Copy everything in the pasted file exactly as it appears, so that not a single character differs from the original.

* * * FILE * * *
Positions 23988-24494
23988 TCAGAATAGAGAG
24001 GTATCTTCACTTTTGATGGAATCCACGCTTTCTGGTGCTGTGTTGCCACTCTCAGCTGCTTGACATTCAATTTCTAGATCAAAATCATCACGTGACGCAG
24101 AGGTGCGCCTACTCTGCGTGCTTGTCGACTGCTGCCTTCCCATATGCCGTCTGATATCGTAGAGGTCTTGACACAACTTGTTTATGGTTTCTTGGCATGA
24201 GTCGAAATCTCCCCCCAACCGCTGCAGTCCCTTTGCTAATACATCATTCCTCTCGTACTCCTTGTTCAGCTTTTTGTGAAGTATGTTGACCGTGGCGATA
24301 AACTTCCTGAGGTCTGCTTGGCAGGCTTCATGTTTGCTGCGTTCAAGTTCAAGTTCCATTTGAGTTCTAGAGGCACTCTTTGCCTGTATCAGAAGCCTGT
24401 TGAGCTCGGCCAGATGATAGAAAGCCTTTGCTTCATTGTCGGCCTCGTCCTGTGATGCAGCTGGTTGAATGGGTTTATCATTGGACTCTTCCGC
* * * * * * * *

Positions 23988-24494
23988 TCAGAATAGAGAG
24001 GTATCTTCACTTTTGATGGAATCCACGCTTTCTGGTGCTGTGTTGCCACTCTCAGCTGCTTGACATTCAATTTCTAGATCAAAATCATCACGTGACGCAG
24101 AGGTGCGCCTACTCTGCGTGCTTGTCGACTGCTGCCTTCCCATATGCCGTCTGATATCGTAGAGGTCTTGACACAACTTGTTTATGGTTTCTTGGCATGA
24201 GTCGAAATCTCCCCCCAACCGCTGCAGTCCCTTTGCTAATACATCATTCCTCTCGTACTCCTTGTTCAGCTTTTTGTGAAGTATGTTGACCGTGGCGATA
24301 AACTTCCTGAGGTCTGCTTGGCAGGCTTCATGTTTGCTGCGTTCAAGTTCAAGTTCCATTTGAGTTCTAGAGGCACTCTTTGCCTGTATCAGAAGCCTGT
24401 TGAGCTCGGCCAGATGATAGAAAGCCTTTGCTTCATTGTCGGCCTCGTCCTGTGATGCAGCTGGTTGAATGGGTTTATCATTGGACTCTTCCGC